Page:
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Does ICT Increase Years of Education? Evidence from Peru

Author

Listed:
  • Julian Cristia

    () (Inter-American Development Bank, Washington, DC, USA)

  • Alejo Czerwonko

    () (Columbia University, New York, NY, USA)

  • Pablo Garofalo

    () (University of Houston Department of Economics, Houston, TX, USA)

Abstract

In policy circles a lively debate exists regarding the effects on educational outcomes of introducing computers in schools. A number of empirical studies have measured its effect on test scores. There is a lack of empirical evidence, however, on the effects of this type of intervention on drop-out and repetition rates, variables that have a direct impact on years of education. This paper aims to fill this gap in the literature. To this end, we analyze rich longitudinal censal data from Peru as well as information regarding a specific program that deployed computers in 350 schools in the year 2004. Results indicate null impacts of increasing computer access on repetition, drop-out rates and initial enrollment. The large sample sizes allow us to detect even very modest effects. These results, together with previous evidence on the lack of effects on tests scores, point to a limited potential of computers in improving education outcomes.

Suggested Citation

  • Julian Cristia & Alejo Czerwonko & Pablo Garofalo, 2010. "Does ICT Increase Years of Education? Evidence from Peru," OVE Working Papers 0110, Inter-American Development Bank, Office of Evaluation and Oversight (OVE).
  • Handle: RePEc:idb:ovewps:0110
    as

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    References listed on IDEAS

    as
    1. Abhijit Banerjee & Shawn Cole & Esther Duflo & Leigh Linden, 2005. "Remedying education: Evidence from two randomized experiments in india," Framed Field Experiments 00122, The Field Experiments Website.
    2. repec:mpr:mprres:5414 is not listed on IDEAS
    3. Stephen Machin & Sandra McNally & Olmo Silva, 2007. "New Technology in Schools: Is There a Payoff?," Economic Journal, Royal Economic Society, vol. 117(522), pages 1145-1167, July.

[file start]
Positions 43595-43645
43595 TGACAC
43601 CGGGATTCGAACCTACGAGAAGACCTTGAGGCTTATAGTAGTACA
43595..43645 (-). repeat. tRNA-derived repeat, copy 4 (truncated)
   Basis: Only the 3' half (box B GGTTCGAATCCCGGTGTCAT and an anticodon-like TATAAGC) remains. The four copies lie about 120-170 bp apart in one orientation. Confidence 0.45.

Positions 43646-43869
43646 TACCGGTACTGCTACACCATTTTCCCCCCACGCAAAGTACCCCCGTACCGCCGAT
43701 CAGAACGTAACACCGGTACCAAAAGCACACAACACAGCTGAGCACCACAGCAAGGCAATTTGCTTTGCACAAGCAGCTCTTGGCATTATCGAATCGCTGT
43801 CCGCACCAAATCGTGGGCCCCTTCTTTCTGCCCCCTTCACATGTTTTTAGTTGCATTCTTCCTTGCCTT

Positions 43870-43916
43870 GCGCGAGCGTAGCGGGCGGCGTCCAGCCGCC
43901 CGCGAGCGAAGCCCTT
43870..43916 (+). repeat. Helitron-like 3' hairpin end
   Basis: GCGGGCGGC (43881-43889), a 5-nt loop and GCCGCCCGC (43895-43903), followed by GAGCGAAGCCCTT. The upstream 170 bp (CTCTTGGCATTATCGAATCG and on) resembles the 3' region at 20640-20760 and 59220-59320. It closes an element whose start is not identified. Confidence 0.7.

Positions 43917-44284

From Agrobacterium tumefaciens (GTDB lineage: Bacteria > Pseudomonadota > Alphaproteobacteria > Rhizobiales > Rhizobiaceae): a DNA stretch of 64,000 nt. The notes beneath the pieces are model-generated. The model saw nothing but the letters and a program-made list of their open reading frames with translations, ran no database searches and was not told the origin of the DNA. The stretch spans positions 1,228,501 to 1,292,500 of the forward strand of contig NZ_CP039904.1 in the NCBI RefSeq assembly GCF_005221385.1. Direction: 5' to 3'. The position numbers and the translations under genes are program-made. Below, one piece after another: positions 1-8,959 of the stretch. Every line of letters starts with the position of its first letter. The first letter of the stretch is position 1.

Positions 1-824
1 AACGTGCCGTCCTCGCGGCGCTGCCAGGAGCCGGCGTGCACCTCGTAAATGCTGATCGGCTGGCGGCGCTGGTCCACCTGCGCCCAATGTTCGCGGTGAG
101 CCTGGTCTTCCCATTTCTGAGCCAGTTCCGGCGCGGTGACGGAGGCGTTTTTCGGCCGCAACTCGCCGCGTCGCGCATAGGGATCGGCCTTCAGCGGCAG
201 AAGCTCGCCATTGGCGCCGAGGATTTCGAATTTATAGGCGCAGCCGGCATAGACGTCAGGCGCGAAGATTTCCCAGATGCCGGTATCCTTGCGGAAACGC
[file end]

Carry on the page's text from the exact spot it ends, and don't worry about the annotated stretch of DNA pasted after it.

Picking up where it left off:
4. Busso, Matias & DiNardo, John & McCrary, Justin, 2009. "New Evidence on the Finite Sample Properties of Propensity Score Matching and Reweighting Estimators," IZA Discussion Papers 3998, Institute for the Study of Labor (IZA).
    5. Austan Goolsbee & Jonathan Guryan, 2006. "The Impact of Internet Subsidies in Public Schools," The Review of Economics and Statistics, MIT Press, vol. 88(2), pages 336-347, May.
    6. Joshua Angrist & Victor Lavy, 2002. "New Evidence on Classroom Computers and Pupil Learning," Economic Journal, Royal Economic Society, vol. 112(482), pages 735-765, October.
    7. Guido W. Imbens, 2004. "Nonparametric Estimation of Average Treatment Effects Under Exogeneity: A Review," The Review of Economics and Statistics, MIT Press, pages 4-29.
    8. Swaffield, Joanna K, 2001. " Does Measurement Error Bias Fixed-Effects Estimates of the Union Wage Effect?," Oxford Bulletin of Economics and Statistics, Department of Economics, University of Oxford, vol. 63(4), pages 437-457, September.
    9. Barrera-Osorio, Felipe & Linden, Leigh L., 2009. "The use and misuse of computers in education : evidence from a randomized experiment in Colombia," Policy Research Working Paper Series 4836, The World Bank.
    10. Paul Glewwe, 2002. "Schools and Skills in Developing Countries: Education Policies and Socioeconomic Outcomes," Journal of Economic Literature, American Economic Association, pages 436-482.
    Full references (including those not matched with items on IDEAS)

    More about this item

    Keywords

    ICT; Test Scores; Education; Peru;

    JEL classification:

    • I20 - Health, Education, and Welfare - - Education - - - General
    • I28 - Health, Education, and Welfare - - Education - - - Government Policy

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